Since his inauguration, Gov. Dannel P. Malloy’s wife made it clear she had no intention of leaving the workforce. However, it quickly became clear Cathy Malloy would be looking for work closer to her new home in Hartford and Monday she found it.

The Greater Hartford Arts Council announced it hired Mrs. Malloy as its next chief executive officer. Mrs. Malloy left her job in Stamford as executive director of the Center for Sexual Assault Crisis Counseling and Education in June after several months of long commutes.

“We are thrilled to have identified a professional with a wealth of experience in successful nonprofit leadership as well as a demonstrated passion for the arts,” Arts Council Board Chair Jay Benet said in a statement.

But a good resume and leadership skills aren’t the only things an organization has to consider when it hires the wife of a sitting governor.

Andrew McDonald, Gov. Malloy’s legal counsel, said in a phone interview Monday that as Mrs. Malloy was preparing to leave her job in Stamford his office gave her general guidance to help her avoid any conflicts.

The governor’s spouse is subject to the state’s ethics code, which is enforced by the Office of State Ethics.

“Now, not only does she have to be concerned with her professional responsibilities, but also her ethical responsibilities,” McDonald said.

The Greater Hartford Arts Council received about $128,357 in state funding in fiscal year 2010, according to

According to its 2008 tax documents, the latest available for the organization, the organization’s budget was about $4.6 million. It pays out about $1.5 million to 150 arts and cultural organizations in the Greater Hartford region, and it connects the public with the arts and supports the area’s cultural community with umbrella marketing.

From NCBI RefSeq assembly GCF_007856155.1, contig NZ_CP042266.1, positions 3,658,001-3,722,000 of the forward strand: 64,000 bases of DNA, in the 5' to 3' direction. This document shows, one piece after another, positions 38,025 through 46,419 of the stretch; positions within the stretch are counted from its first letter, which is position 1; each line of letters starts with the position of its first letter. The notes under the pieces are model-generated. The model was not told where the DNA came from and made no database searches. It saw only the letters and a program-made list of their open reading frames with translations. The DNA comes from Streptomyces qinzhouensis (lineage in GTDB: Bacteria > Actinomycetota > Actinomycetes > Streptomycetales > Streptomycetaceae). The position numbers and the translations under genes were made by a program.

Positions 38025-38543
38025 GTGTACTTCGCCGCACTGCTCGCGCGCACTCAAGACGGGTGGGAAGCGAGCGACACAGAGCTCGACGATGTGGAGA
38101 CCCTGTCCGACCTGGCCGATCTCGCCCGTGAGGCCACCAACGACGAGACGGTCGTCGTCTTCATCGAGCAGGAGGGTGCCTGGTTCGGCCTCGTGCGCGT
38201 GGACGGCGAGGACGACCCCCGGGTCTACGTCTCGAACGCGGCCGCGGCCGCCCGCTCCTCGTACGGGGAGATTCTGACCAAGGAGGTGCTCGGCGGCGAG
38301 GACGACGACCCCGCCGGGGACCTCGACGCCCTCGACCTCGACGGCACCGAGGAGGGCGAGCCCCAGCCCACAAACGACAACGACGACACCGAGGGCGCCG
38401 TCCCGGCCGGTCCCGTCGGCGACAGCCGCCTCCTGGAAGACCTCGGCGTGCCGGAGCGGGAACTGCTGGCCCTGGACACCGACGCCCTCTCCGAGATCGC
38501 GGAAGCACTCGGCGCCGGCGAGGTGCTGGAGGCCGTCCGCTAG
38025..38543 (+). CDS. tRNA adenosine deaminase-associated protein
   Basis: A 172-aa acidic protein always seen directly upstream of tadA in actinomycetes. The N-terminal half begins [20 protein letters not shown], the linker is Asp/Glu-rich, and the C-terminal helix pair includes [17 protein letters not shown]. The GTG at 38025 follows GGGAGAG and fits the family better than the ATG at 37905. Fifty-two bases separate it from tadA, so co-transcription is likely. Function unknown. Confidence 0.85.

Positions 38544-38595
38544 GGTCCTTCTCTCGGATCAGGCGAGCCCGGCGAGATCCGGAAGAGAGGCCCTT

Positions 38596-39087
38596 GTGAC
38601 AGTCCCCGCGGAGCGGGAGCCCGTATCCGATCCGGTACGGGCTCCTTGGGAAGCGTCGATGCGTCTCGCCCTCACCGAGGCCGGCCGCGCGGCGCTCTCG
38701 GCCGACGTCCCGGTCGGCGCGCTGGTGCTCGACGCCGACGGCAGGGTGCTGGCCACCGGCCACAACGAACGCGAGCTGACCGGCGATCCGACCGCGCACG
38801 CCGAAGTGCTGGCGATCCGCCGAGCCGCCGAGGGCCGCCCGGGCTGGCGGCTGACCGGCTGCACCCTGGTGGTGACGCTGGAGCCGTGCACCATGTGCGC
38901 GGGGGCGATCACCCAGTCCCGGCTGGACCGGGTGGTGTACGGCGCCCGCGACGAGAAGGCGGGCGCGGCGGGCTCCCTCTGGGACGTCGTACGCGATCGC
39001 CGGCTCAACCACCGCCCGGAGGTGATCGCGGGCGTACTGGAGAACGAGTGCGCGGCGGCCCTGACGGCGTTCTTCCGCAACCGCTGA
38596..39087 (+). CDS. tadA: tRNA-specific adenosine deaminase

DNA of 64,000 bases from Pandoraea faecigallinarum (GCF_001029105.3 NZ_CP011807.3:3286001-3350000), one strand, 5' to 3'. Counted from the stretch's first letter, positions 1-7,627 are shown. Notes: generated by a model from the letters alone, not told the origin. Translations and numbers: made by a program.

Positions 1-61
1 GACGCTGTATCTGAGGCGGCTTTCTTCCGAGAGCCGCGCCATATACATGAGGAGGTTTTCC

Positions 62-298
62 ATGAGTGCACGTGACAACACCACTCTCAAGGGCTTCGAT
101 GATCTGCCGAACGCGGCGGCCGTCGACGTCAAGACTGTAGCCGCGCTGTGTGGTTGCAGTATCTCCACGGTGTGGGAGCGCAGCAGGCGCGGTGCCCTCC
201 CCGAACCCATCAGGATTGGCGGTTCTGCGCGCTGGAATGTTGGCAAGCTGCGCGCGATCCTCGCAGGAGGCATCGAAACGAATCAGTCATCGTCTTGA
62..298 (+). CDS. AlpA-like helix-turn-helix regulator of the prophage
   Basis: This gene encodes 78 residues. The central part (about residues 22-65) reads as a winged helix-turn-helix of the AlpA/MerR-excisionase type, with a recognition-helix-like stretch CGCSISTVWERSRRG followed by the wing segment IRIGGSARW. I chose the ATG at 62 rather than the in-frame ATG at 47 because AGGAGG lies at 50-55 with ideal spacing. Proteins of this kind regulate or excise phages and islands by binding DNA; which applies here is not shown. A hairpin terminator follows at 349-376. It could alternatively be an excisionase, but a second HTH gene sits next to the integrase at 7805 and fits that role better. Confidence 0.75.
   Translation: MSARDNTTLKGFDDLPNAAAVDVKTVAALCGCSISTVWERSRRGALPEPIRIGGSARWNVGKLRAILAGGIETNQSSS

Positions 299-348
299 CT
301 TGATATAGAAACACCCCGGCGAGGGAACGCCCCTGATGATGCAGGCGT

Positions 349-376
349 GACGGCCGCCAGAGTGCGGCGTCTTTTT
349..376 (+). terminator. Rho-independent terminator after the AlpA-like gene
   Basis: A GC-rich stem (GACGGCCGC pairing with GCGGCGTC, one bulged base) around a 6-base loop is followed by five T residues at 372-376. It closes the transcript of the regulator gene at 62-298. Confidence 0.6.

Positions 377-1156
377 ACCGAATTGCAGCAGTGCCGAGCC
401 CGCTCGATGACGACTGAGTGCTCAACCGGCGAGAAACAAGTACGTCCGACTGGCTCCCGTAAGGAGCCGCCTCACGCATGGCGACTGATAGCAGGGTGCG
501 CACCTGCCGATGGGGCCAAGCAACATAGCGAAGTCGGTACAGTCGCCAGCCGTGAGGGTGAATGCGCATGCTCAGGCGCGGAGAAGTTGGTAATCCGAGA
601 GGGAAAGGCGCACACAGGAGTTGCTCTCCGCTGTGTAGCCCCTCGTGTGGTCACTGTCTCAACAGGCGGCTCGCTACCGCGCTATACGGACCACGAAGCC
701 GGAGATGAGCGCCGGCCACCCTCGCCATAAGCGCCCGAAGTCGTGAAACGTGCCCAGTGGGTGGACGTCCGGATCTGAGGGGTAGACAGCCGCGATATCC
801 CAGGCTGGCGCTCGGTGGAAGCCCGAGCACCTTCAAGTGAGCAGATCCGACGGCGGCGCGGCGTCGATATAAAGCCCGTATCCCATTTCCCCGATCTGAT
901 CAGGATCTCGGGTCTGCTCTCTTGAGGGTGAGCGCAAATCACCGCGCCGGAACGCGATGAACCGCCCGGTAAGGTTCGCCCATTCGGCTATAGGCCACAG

And while the amount of state funding remains fairly small compared to its overall budget, Mrs. Malloy will have to steer clear of any conflicts.

According to the same 2008 tax documents, the organization did retain a local lobbying firm to “follow arts—and nonprofit-related issues in the State General Assembly and executive branch.”

The tax documents say that for a monthly retainer the firm reports on “budget, legislative, and regulatory items that could affect funding, legal requirements, and operations.”

It goes onto say that “from time to time, the firm also advises actions we might take regarding various legislative and regulatory issues for the benefit of the cultural community.”

It’s likely Mrs. Malloy will steer clear of any involvement regarding legislative or executive lobbying efforts.

McDonald said the discussions about state ethics with Mrs. Malloy occurred in the spring before she started her job search so any issues could be discussed with her potential employer.

He said she’s spent most of her adult life working for one nonprofit or another and all of them receive, directly or indirectly, some state funding.

“The Greater Hartford Arts Council plays such a critical role in leading and promoting the arts throughout the Greater Hartford area,” Mrs. Malloy said in a prepared statement. “I could not be more excited to serve as the head of this important organization and to build on its mission to bolster the artistic community and to enhance the public’s appreciation for the arts.”

Before leading the Center for Sexual Assault Crisis Counseling and Education, Mrs. Malloy was vice president of development and campaign director for the United Way of Stamford/Greenwich.